Remote offshore oil prospects draw no interest

Posted: Friday, June 27, 2003

ANCHORAGE (AP) No oil companies have expressed interest in exploring for oil in remote seas off the northwest Alaska coast, officials said.

The Minerals Management Service, which oversees offshore oil drilling, had invited companies in the spring to say whether, and where, they would like to explore in Norton Sound, the Hope Basin and the far-north Chukchi Sea.

That no one spoke up did not surprise federal officials and a veteran Alaska oil industry consultant.

''These frontier areas could have a great amount of resources, but because of their remoteness they also have high costs associated with exploring and developing any resources that might be found,'' said John Goll, Alaska director for the Minerals Management Service.

The agency put out the call for interest rather than go to the expense of preparing a formal lease sale complete with public hearings and environmental studies.

Had any companies shown interest, a lease sale could have been prepared, Minerals Management Service spokeswoman Robin Cacy told the Anchorage Daily News. The agency promised to put out the same invitation next year.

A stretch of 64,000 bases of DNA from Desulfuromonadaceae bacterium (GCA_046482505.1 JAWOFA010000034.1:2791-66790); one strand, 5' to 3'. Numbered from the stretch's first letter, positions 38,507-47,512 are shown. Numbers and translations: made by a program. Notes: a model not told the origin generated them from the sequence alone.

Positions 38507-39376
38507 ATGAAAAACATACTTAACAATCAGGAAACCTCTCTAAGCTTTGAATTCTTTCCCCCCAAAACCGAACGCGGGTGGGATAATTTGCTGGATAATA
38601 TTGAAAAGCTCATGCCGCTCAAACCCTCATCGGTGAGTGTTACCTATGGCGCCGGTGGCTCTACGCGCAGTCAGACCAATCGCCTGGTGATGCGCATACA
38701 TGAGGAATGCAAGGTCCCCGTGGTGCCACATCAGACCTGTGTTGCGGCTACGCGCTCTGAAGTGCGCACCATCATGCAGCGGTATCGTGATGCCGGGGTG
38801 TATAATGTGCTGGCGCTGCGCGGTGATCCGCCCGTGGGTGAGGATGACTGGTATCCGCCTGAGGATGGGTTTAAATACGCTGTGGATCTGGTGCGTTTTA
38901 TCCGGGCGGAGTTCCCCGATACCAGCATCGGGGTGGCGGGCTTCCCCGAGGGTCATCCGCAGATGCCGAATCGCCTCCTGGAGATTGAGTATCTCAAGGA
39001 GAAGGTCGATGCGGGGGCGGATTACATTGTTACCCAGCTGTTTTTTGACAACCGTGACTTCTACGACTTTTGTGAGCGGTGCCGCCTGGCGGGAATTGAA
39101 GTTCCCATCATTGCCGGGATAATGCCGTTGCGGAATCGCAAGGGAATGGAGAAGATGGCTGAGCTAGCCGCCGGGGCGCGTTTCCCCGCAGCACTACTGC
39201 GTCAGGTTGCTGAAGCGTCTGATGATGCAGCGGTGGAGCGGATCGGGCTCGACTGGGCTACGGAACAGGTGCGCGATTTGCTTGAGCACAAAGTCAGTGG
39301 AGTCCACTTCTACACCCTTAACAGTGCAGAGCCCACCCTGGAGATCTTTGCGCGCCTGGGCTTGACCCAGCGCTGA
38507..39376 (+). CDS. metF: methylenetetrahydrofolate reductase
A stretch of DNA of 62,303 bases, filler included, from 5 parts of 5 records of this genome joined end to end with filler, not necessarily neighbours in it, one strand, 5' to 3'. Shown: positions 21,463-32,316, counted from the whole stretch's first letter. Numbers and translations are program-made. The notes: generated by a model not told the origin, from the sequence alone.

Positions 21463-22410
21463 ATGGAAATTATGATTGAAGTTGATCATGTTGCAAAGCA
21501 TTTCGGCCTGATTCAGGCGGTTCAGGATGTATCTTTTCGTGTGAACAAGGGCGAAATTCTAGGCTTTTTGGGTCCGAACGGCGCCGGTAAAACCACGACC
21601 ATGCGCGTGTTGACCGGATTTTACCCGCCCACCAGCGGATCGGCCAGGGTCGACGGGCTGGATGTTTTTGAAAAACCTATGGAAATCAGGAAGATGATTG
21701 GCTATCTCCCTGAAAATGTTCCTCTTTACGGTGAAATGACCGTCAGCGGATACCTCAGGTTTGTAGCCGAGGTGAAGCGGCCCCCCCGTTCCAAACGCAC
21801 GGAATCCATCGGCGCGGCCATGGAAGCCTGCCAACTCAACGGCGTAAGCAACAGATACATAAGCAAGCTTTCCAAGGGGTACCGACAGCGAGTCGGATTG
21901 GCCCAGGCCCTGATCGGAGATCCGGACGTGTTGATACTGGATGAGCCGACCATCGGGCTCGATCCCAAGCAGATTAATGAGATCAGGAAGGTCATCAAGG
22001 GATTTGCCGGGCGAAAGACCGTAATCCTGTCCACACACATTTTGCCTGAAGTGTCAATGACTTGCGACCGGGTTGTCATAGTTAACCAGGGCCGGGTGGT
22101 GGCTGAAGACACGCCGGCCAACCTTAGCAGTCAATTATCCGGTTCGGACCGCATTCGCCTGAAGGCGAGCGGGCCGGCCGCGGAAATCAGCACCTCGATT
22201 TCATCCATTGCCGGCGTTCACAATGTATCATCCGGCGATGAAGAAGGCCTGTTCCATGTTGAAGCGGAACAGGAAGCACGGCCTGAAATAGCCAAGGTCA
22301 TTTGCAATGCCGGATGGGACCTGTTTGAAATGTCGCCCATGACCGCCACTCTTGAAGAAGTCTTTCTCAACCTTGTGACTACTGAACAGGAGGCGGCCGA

Ken Boyd, a former state oil director now working as a private consultant, said the frontier areas, particularly the Chukchi Sea, have great oil and gas potential but they are far from existing oil field pipelines and processing plants.

''It might as well be on the moon right now,'' he said of the Chukchi.

As the oil patch expands west, linking up new fields such as Alpine and prospects in the National Petroleum Reserve-Alaska, the distant offshore prospects become more feasible, he said.

Oil companies bought leases and drilled a handful of wells in Norton Sound and the Chukchi in the 1980s and early 1990s.

Prospects are best in the Chukchi, which the Minerals Management Service says has a good chance of holding 15 billion barrels of oil and 60 trillion cubic feet of gas, roughly comparable to the existing North Slope oil fields.

Boyd said industry interest in the Chukchi is bound to swing up again because of its promising geology.

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